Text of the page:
Reuters reports, "U.S. average retail gasoline prices have reached a new high of almost $3.20 per gallon and will likely jump another 20 to 30 cents in the next month, worsening the pain of consumers struggling to make ends meet in an economic downturn." Nationwide, the average cost of a gallon of gas "has risen 64 cents per gallon in the past 12 months." The San Francisco Bay area can claim the nation's highest average cost today, at $3.58 per gallon. The cheapest gas is found in Cheyenne, Wyoming, where consumers pay an average of $2.95.
The rising cost is forcing a change in driving habits. In a survey published by the Atlanta Journal-Constitution, 52% of readers say the cost of gas has caused them to limit their driving, while 11% have gone so far as to purchase a more fuel-efficient car.
Readers of Oregon's Portland Business Journal report the same phenomenon. Fifty-four percent agreed that they were "more judicious about driving," with current prices, while 12 percent plan to "rely on other forms of transportation, such as the bus, light rail or...bicycle."
Washington's Everett Herald adds, "The prospect of sky-high gasoline prices is likely to prompt" many consumers to "change some driving habits." A recent Nielson Co. survey "found 70 percent of U.S. consumers are combining around-town driving for errands and shopping, while 39 percent said they're just staying home more often. An estimated 65 percent of American car owners said they will 'dramatically change‘ their driving behavior if gas hits $4 a gallon, according to a study for the Automotive Aftermarket Industry Association."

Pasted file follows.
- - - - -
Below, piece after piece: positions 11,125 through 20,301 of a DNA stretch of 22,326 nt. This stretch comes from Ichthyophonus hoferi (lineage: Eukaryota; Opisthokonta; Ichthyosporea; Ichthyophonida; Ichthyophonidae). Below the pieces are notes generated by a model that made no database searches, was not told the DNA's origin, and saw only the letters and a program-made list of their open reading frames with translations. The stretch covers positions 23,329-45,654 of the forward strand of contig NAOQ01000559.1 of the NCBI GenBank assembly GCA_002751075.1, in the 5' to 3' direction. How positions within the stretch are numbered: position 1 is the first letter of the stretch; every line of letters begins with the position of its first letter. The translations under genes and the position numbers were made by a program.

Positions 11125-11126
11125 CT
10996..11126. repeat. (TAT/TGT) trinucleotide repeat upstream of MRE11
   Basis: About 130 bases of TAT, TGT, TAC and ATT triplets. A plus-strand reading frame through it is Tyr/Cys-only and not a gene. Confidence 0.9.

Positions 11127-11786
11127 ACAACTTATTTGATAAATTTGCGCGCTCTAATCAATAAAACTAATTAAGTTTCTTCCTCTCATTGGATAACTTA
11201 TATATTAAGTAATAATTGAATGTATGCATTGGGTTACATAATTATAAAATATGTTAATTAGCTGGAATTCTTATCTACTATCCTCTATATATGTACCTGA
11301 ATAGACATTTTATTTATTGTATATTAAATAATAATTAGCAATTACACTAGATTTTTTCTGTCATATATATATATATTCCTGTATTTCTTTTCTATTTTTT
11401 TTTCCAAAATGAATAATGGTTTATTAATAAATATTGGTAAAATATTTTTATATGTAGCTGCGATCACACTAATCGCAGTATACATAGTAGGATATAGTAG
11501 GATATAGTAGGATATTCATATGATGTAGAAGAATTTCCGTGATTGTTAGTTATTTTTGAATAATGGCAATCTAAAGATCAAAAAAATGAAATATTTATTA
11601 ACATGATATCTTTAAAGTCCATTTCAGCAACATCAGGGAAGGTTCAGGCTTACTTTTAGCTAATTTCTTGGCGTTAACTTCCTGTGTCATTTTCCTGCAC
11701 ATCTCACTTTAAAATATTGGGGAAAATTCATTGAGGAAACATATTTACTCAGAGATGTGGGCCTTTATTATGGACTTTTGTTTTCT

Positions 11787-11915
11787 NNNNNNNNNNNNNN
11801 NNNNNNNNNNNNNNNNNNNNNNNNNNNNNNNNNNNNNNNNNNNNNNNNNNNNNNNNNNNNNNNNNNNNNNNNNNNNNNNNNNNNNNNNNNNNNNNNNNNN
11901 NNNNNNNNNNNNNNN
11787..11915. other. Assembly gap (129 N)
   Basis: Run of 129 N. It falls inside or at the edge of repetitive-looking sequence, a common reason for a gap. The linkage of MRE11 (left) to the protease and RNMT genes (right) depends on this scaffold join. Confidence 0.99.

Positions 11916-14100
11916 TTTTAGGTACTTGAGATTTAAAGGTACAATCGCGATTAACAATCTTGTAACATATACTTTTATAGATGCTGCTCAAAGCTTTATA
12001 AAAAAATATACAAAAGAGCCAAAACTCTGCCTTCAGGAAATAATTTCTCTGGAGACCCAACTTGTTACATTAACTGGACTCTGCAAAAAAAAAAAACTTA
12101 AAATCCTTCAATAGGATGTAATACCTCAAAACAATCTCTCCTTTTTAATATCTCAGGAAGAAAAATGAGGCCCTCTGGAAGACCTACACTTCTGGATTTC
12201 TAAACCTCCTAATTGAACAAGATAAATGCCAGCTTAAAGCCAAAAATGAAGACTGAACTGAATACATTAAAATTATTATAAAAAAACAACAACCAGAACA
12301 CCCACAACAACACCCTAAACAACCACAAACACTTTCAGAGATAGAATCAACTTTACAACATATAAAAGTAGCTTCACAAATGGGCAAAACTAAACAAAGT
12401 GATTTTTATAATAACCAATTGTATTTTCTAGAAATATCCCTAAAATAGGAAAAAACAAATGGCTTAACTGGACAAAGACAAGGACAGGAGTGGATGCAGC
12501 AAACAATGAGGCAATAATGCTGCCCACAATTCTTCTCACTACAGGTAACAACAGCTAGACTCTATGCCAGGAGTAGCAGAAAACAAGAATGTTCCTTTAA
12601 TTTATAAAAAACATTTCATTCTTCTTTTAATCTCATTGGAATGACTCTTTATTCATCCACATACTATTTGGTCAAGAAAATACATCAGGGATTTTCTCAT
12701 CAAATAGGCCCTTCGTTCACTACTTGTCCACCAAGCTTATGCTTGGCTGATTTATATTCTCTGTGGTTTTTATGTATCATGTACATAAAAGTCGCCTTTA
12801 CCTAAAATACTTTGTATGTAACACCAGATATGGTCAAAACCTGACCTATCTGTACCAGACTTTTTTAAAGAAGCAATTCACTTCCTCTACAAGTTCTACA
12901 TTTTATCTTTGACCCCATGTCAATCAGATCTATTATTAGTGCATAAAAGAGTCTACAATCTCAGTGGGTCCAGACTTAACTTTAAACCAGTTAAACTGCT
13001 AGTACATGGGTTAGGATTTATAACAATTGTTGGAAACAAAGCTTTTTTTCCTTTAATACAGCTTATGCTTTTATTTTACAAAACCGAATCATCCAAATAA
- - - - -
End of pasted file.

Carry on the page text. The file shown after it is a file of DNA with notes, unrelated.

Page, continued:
Connecticut's Day finds that many consumers are beginning to "shift their work to a home office or gear up for a job transfer closer to their residence. They invest in a global-positioning device. They talk their employer into a four-day week. Or they simply downsize from two cars to one."
Rick Newman of U.S. News & World Report says that the rising cost of gas will send consumers through several stages of remorse. Already, he reports, "Drivers have made some adjustments, such as buying cars with smaller engines, driving a tad less, and downsizing their wheels a bit." Next, he expects, drivers will begin "opting for the most efficient car over the family SUV for errands and short trips." If prices over $4 a gallon persist, then consumers will cut other spending, since "for most drivers, it's easier to cut back on other goods than on gas, which they need to get to work and school and ferry their kids around." Finally, he says, "Surveys do suggest that $4 gas could be a new threshold at which people will be willing to downsize or pay extra for a hybrid. But the financial crunch from costlier gas, combined with the current economic slowdown, could also lead some car owners to hold on to their cars longer." As a result, he predicts, politicians would "end up taking the blame."